One of the big concerns we have about this is hormonal, will it change me?  will I become depressed?  Will I lose my sex drive entirely?  will I become a completely different person??

She indicated that she felt alot of the cognitive "changes" with the loss of hormones were more related to the continual loss of sleep due to night sweats than anything else.  She seemed to imply that if that was under control it might not be to much of a problem, as far as sex goes, she does know that can in some cases be an issue, but there is something like small amounts of additional testosterone one could take to increase libido.

Her overall recommendation (as I interpreted it) was that if I was DONE having children, It is definitely something I could/should consider doing.  Then the question would be to keep or lose the uterus?  I lean towards getting rid of it.  I'm not sure what purpose it serves other than bearing children, and If I'm not doing that - why keep it?  I've seen people comment elsewhere - "if we removed everything that at some point could hurt or kill us, we'd have nothing left".  This is true.  But if something is more likely to hurt you than it is do any good, and you have a reasonable reason and the means to remove it and it won't cause harm - why not?

I know my odds of getting ovarian cancer are far less than my odds of getting breast cancer, but the problem with ovarian cancer is that it is "sneaky".  the doctor said that surveillance hasn't been proven as an effective way to detect ovarian cancer any "earlier".  That even with regular surveillance,75-80 of the time ovarian cancer is found it is in stage 3 or 4.  That is scary!  Surveillance entails a pelvic  ultrasound and CA125 blood test every 6 months.  Seems like with regular screening like that it should be caught earlier!!  but I guess not...?

I asked her too if because my risk is lower than that of those who BRCA1 positive, is preventative surgery still recommended,  She said yes.  It is very much recommended for those 35 or older, or when one is done child bearing.  So now I have the question of when.  I really feel I don't want any more children, so am I ready to do it now? anytime?  or would I rather wait.  As much as I am convinced I don't want anymore children, how will I feel about the inability to have have any?  If I were to decide to do it sooner than later, can I do it the same time as the mastectomy?  is that too much for my body to handle?  or is it better to just do one MAJOR surgery event than 2 major surgeries separated in time by a year or two?   Hmmm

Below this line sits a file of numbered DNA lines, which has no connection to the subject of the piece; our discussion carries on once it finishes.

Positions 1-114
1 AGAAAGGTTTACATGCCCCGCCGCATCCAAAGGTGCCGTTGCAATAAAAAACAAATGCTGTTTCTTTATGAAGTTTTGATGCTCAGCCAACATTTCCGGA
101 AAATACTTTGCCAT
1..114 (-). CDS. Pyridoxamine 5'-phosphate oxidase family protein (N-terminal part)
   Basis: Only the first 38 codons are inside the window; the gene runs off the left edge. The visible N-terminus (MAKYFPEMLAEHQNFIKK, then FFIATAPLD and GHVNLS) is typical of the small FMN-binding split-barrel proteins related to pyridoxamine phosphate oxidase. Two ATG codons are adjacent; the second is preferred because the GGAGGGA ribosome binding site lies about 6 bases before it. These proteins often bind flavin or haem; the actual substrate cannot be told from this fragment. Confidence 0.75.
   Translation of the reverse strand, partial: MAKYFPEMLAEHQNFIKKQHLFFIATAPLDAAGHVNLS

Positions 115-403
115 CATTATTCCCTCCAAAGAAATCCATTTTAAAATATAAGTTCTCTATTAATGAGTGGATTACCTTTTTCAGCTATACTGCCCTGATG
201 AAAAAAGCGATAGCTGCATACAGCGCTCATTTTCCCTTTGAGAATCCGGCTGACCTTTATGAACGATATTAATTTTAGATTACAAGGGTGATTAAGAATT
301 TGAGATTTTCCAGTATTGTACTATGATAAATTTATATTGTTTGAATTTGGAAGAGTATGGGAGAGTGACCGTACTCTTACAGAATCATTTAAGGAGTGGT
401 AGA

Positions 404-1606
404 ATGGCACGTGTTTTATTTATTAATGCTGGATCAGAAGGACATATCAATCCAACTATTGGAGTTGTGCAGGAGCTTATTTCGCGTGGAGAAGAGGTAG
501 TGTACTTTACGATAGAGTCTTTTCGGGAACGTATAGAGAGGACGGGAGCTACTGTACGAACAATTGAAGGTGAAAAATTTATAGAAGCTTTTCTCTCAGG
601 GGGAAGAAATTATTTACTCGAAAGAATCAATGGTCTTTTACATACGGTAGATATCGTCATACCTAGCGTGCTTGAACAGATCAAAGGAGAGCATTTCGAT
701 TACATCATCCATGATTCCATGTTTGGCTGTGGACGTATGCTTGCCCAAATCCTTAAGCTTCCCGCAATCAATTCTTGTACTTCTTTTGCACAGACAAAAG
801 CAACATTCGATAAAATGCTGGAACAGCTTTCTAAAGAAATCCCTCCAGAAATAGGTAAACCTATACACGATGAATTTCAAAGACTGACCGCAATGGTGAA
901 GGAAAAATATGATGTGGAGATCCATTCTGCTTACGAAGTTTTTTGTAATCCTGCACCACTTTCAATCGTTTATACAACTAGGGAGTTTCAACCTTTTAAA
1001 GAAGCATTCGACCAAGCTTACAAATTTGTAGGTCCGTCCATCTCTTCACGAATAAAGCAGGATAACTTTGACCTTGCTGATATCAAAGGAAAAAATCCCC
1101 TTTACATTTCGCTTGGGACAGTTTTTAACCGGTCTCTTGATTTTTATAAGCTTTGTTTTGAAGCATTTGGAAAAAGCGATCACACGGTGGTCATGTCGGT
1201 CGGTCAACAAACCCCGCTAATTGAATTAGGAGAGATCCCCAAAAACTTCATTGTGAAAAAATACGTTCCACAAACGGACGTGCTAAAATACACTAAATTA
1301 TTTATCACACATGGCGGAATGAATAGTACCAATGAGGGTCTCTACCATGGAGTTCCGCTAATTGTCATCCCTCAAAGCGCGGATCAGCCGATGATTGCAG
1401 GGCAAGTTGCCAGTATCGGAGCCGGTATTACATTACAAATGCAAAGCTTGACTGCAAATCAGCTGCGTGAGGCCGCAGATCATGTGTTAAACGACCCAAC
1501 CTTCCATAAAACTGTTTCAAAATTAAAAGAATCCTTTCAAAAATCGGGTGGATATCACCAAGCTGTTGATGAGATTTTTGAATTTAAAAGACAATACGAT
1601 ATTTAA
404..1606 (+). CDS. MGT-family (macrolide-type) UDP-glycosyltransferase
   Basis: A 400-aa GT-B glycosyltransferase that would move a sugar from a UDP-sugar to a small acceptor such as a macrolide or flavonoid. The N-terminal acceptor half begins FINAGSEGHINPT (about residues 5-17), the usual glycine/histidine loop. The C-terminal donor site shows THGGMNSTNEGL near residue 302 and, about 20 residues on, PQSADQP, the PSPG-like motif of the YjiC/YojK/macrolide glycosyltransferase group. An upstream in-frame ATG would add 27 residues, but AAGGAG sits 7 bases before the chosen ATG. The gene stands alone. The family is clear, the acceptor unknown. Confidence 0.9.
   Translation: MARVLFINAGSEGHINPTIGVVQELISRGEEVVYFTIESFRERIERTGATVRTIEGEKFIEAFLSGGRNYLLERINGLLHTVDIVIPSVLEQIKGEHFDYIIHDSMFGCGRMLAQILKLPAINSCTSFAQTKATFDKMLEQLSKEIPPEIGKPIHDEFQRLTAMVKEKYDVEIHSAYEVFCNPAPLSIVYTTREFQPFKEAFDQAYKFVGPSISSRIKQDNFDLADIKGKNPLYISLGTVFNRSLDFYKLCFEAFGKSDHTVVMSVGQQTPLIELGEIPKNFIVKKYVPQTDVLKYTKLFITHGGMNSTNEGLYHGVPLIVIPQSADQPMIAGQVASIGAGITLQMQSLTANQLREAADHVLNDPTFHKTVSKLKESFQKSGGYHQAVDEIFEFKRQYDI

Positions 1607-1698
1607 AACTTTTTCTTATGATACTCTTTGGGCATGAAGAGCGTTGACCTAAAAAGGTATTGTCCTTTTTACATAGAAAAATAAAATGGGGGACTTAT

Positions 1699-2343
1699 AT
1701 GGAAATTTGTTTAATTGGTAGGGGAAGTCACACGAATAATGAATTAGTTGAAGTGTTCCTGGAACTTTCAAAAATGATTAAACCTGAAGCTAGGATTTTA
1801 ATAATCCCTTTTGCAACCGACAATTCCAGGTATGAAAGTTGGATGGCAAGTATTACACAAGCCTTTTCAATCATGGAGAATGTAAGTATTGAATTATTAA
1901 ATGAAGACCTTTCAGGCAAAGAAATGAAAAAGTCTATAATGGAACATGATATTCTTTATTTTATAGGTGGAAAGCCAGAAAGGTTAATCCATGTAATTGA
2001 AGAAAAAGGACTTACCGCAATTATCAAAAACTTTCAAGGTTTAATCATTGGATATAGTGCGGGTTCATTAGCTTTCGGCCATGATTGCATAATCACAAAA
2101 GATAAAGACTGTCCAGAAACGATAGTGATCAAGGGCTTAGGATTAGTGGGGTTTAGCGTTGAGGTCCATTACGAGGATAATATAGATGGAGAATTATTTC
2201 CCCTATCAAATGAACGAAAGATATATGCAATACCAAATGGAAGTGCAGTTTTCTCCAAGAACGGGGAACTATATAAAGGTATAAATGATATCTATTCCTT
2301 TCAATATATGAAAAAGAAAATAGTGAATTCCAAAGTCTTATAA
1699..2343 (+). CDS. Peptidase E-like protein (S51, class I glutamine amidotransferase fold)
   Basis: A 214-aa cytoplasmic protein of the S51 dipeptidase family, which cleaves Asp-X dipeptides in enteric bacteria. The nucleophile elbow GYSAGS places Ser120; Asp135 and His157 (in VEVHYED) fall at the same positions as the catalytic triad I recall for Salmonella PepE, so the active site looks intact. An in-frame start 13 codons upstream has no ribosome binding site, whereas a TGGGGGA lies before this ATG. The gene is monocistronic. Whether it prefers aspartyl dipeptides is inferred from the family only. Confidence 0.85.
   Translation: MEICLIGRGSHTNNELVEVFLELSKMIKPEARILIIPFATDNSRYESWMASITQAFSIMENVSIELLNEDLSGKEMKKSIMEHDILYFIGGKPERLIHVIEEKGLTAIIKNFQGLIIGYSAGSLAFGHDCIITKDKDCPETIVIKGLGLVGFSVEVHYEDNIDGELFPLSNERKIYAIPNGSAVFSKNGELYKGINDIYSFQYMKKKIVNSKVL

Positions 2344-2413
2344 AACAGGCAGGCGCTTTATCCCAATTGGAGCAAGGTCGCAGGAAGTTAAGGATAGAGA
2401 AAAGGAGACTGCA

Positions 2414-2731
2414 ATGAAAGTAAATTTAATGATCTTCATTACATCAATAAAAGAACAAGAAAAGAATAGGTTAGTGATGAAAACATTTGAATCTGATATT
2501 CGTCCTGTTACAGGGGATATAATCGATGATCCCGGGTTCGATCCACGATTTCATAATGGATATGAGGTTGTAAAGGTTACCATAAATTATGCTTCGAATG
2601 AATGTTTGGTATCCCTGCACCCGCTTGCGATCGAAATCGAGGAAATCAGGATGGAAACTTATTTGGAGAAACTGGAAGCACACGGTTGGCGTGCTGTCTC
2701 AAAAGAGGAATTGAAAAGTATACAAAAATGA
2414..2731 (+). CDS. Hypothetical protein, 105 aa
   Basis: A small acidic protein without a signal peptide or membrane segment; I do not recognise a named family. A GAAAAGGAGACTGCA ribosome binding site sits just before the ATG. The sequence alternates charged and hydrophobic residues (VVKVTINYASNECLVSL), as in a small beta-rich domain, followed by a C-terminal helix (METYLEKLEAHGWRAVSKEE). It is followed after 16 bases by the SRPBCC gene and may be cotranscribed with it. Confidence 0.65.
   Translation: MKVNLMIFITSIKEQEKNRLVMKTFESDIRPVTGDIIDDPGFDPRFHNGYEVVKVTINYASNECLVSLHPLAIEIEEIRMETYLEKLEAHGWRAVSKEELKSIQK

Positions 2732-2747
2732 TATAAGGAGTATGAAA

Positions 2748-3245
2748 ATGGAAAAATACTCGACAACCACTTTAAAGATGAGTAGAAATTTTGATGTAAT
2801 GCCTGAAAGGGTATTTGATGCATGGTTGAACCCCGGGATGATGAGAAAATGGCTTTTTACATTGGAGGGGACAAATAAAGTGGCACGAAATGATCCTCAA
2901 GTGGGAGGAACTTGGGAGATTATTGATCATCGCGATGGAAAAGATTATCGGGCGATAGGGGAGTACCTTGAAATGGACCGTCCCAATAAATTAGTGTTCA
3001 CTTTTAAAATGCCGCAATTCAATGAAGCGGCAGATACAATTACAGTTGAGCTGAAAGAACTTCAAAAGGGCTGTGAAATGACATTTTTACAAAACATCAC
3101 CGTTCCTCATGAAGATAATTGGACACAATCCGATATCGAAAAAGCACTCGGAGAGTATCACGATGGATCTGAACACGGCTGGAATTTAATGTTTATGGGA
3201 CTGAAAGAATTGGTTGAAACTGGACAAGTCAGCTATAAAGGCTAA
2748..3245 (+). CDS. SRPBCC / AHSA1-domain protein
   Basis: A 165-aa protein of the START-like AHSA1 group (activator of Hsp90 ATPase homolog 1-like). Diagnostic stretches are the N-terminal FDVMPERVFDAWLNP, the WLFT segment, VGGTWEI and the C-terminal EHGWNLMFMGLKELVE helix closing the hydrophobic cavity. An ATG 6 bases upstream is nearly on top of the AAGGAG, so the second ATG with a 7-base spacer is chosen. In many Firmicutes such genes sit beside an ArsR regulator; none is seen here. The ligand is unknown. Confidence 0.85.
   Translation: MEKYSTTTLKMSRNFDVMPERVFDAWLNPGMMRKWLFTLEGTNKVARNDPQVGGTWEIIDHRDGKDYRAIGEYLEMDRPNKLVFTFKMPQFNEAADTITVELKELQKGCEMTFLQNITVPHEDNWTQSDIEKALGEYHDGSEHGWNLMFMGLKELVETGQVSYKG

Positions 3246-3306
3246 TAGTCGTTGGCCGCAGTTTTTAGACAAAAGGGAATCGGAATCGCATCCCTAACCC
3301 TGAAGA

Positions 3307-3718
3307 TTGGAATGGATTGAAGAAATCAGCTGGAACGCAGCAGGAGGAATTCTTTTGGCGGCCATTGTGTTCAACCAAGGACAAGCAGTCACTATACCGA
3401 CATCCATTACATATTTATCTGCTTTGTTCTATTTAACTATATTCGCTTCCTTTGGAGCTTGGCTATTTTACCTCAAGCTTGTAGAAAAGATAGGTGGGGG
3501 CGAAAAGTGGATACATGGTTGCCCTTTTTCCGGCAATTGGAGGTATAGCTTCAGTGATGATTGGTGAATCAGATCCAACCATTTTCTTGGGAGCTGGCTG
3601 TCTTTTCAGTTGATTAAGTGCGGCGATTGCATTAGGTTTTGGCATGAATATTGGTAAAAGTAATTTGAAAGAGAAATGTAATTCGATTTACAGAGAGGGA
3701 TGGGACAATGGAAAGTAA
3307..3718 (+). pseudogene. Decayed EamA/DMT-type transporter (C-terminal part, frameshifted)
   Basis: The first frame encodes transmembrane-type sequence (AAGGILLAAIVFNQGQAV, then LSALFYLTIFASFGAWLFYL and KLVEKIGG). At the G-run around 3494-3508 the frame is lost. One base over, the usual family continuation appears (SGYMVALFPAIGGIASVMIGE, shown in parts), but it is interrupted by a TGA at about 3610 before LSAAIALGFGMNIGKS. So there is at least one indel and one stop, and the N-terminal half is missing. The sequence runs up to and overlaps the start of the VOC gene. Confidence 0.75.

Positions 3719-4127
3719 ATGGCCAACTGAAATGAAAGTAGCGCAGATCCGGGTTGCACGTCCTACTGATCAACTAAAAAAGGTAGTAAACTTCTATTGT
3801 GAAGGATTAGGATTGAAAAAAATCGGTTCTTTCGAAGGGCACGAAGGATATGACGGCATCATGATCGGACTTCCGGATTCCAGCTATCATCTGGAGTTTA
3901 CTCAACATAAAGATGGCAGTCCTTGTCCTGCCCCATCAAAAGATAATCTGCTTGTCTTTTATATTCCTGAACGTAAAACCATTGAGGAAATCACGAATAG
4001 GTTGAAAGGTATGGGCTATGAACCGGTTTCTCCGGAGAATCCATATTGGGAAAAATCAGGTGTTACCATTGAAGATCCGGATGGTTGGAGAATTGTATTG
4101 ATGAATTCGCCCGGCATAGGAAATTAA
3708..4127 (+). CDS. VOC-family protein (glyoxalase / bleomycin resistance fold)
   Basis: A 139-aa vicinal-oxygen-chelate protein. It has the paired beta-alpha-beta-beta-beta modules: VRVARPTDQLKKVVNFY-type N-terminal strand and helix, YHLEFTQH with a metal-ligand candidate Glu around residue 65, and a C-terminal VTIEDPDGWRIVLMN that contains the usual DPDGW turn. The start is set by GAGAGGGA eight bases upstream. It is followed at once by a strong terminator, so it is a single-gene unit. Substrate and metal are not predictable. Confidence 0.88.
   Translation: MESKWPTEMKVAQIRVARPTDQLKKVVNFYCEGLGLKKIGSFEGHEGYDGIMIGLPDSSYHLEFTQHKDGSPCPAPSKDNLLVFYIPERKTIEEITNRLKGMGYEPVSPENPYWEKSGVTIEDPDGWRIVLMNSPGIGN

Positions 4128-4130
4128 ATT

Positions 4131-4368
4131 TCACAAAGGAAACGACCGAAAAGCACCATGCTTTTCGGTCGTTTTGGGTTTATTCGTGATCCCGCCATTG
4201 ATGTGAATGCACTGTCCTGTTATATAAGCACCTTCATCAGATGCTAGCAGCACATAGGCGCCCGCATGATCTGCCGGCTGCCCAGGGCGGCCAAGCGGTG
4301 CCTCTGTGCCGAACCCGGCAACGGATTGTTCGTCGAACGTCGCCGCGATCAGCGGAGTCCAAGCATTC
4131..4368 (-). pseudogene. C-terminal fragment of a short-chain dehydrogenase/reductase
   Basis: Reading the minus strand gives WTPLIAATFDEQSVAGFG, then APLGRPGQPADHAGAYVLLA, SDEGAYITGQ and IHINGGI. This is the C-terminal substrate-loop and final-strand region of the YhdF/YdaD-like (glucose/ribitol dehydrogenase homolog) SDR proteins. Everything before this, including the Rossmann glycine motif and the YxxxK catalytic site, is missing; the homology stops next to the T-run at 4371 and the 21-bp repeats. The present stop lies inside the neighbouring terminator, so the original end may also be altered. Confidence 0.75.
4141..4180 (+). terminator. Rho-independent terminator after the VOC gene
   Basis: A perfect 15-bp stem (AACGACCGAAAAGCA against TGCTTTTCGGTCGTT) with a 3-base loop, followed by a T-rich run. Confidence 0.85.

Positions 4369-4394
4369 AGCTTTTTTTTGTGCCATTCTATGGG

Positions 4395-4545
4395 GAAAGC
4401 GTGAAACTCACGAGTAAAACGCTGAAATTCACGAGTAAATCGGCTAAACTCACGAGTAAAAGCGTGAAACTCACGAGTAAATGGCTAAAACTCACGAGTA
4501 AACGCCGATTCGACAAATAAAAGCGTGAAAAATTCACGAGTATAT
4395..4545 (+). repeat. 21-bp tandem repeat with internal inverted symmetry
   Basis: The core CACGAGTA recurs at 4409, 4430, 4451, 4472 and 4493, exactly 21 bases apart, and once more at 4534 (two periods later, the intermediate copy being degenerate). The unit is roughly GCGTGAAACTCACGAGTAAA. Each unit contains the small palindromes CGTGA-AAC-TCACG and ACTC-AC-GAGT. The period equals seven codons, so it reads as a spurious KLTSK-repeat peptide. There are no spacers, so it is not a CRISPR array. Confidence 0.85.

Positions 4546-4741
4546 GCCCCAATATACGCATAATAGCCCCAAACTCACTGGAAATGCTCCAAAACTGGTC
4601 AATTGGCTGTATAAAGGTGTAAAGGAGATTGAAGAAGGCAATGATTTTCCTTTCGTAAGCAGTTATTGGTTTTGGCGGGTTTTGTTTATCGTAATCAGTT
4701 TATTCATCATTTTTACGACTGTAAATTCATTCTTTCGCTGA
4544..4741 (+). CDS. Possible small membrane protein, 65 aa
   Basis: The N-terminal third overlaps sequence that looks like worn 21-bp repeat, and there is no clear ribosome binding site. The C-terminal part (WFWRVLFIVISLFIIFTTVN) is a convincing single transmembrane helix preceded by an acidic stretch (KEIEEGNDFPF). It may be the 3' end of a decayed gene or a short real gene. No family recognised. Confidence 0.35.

Side note - her office is in the basement of the cancer center.  in the exam room the overhead fluorescent lights were covered by painting of the sky with a flowering tree branch through it.  To bring life and light to this basement.  I think this is a nice gesture. 

For now I'm starting on surveillance.  Next week I'll have my ultrasound and blood test. and will plan to do so every 6 months until I decide to do the surgery.

Now lets see my medical schedule:


Visit with high risk clinic
Pelvic Exam

Twice a Year:

Physical Breast Exam
Pelvic ultrasound
blood test

Plus who knows what with my crazy autoimmune thing... I'm just going to really concentrate on making that just go away.  Seems like I should have a little more control over my immune function than my genetics, so I'll start there.

Saturday, June 11, 2011

The Doctors Talked

I got a call from the breast surgeon the day before left on vacation.  She said she talked with the rheumatologist and he said he plans to have me on plaquinil for a long time, but he feels it is such a mild immunosuppresant that he thinks we are okay to move ahead with the surgery if things are going well at my follow up appointment in July, but if the plaquinil is not working well or if it is not well tolerated, he would want to consider changing to a stronger medication.  If that were the case he would want us to get the surgery taken care of before switching the medication. 

The breast surgeon also discussed all this with the plastic surgeon and determined that if I want to move forward, they will coordinate with each other on getting some dates that will work for both of them for me to choose from.

I feel like this is good news.  Hopefully my immune system will just be normal/controlled at least long enough for me to get this taken care of!

Next week I have my appointment with the gynecologic oncologist.  Hopefully I'll get some good information about my ovaries and insight as to what that surgery would entail.